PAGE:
Anyhow, next few days are going to be messy and tiring. Today’s journal entry was not really what I wanted it to be, but I still got thoughts on virtual paper. Typing at 1am while waiting for meds to take effect isn’t exactly the smartest idea either.

Incredibly excited and stressed out for the  next few days, will post soon again if I have internet in the states and my schedule allows it. See you soon guys.

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  • 2 weeks later...

Back from the US, good stuff and bad stuff in the past week. Now considering it’s 3am, I think I’ll pass on a sleep deprived journal entry fuelled on self-hatred. Spoiler alert: good times followed by a relapse. 

Positive note however, newfound hatred and commitment against gaming. (And myself in my current mood). 

Proper entry to come soon.

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Day 22-32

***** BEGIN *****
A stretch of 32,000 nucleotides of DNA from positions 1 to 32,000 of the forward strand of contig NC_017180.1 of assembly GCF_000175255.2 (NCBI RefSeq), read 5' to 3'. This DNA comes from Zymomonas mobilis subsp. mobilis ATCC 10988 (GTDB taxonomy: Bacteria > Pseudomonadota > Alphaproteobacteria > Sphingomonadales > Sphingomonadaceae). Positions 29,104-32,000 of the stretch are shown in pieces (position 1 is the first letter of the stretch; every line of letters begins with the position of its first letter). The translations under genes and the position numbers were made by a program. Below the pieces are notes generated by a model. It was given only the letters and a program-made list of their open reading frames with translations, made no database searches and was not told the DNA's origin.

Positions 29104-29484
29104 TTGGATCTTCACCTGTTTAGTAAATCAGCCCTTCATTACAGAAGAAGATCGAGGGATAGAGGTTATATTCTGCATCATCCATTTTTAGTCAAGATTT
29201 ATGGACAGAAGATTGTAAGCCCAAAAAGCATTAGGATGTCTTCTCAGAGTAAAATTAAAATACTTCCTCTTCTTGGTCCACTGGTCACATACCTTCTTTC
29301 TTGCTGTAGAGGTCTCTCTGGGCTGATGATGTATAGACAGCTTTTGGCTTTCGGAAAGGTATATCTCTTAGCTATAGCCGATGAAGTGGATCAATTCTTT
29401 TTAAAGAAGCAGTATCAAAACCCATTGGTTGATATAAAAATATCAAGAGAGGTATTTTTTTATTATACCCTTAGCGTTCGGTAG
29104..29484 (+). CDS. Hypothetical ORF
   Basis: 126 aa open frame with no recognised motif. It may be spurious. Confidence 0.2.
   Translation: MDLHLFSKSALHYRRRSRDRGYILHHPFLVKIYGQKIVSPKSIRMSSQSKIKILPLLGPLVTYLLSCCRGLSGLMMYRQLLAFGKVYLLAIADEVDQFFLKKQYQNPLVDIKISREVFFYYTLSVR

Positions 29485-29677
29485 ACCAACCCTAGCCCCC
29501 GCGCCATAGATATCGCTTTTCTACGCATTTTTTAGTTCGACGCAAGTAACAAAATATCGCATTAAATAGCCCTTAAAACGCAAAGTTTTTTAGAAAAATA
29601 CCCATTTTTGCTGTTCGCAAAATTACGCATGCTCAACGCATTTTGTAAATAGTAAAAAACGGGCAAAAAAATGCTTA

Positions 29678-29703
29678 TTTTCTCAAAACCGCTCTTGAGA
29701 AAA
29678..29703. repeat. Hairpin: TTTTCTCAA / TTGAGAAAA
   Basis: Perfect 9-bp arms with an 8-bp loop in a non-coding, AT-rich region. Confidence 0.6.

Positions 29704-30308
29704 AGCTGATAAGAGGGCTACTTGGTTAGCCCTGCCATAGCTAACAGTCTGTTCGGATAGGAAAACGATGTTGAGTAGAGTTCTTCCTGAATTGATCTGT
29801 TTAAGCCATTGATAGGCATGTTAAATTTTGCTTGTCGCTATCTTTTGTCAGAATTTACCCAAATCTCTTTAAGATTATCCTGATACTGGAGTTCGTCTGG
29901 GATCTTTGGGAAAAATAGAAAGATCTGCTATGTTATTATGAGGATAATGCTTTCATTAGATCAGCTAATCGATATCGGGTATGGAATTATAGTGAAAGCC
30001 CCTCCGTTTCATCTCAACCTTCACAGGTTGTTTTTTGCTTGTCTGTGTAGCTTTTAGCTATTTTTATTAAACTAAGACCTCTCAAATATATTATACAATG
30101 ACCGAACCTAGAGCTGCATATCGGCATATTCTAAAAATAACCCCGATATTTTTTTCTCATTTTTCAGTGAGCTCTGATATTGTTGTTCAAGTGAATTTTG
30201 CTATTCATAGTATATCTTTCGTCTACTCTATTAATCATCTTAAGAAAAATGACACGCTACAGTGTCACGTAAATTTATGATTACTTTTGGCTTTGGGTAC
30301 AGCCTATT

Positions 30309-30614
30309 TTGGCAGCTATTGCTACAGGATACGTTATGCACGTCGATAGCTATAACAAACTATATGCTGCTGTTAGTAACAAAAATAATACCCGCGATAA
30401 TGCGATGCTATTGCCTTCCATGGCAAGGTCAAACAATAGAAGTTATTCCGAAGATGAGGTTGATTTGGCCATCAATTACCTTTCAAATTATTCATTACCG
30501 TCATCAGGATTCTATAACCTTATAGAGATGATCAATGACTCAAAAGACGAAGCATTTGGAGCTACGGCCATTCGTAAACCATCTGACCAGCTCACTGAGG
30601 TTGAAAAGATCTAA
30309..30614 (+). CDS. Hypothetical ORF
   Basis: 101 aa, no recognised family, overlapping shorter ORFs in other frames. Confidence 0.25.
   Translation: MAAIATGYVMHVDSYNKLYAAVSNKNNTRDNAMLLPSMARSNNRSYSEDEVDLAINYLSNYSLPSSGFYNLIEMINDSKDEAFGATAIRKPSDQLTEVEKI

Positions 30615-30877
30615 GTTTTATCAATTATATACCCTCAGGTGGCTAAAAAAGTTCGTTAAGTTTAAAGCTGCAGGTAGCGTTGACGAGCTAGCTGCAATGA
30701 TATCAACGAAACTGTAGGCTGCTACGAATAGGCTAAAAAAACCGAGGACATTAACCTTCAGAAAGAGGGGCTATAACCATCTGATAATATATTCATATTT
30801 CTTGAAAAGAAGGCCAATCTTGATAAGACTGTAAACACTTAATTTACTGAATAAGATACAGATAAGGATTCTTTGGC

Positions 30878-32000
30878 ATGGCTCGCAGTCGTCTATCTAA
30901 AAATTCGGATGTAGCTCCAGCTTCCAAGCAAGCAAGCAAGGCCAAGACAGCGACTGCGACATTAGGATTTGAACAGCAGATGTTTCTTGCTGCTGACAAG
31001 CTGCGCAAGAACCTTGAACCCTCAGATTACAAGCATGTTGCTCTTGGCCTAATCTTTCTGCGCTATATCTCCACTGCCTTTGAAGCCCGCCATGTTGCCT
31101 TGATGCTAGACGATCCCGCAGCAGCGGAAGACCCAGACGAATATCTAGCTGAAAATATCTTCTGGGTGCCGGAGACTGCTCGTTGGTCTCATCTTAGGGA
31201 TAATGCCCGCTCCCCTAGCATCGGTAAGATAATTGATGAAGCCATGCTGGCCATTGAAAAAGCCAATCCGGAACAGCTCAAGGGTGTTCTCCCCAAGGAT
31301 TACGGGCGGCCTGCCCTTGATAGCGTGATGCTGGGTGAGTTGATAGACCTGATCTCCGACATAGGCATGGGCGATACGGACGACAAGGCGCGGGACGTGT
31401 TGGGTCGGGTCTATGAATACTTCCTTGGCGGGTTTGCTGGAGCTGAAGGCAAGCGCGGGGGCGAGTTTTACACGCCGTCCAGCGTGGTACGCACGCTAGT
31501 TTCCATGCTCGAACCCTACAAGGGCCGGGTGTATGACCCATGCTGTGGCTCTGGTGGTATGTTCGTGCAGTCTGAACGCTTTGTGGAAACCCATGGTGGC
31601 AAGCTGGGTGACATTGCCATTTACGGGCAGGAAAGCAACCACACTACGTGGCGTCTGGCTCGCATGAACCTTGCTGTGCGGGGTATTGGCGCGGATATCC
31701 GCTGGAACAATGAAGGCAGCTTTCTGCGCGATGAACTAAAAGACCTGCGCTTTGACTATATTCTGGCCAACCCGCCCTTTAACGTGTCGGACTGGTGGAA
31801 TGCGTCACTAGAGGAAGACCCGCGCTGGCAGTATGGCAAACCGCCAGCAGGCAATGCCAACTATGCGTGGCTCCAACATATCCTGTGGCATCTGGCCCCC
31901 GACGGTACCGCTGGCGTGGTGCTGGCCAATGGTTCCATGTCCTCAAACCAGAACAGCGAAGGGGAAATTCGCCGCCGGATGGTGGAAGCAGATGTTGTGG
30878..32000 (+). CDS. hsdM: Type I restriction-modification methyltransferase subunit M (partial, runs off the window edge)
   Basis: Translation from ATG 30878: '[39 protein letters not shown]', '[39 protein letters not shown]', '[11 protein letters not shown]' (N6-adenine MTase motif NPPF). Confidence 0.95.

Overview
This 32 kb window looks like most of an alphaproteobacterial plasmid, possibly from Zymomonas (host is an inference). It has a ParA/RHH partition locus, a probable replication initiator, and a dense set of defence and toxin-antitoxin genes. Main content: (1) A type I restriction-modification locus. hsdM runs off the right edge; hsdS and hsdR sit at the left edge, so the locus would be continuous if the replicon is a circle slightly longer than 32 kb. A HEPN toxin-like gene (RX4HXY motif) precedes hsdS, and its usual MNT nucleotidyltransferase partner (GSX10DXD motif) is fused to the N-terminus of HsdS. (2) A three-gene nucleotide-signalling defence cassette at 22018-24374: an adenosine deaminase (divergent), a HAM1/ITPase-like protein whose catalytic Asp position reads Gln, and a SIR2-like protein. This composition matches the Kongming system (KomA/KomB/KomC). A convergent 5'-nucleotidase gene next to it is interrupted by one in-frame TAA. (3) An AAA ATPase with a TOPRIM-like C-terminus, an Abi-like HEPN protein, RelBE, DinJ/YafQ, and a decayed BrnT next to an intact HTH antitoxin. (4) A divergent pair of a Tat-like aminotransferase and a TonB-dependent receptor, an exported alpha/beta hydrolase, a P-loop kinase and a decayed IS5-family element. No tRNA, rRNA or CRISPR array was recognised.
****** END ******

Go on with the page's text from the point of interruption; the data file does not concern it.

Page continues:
Was in the US for an MUN conference, chances are Hitaru knows what it is since he's in political science too. It's basically a conference split into different committees modelling the United Nations, debating several topics and producing resolutions. Think of it as the closest thing you get to actually working at the UN for a political science student. Noiw at Harvard, the level was way up there, and I got trashed in debate in the first day or two. It was a really humbling experience, it was rocking my world to not be on top of the food chain anymore. Nevertheless it turned out to be an incredible experience even with the initial difficulties, as I got myself together and ended up doing very well by the end of the conference. I guess that's a testament to commitment and perseverance, I could easily have sat on the sidelines instead of pushing out directives and propositions, regardless of how inadequate I felt in the debate. So all in all, an incredible experience that swept away any thoughts making me wonder if I'd chosen the wrong career/studies path.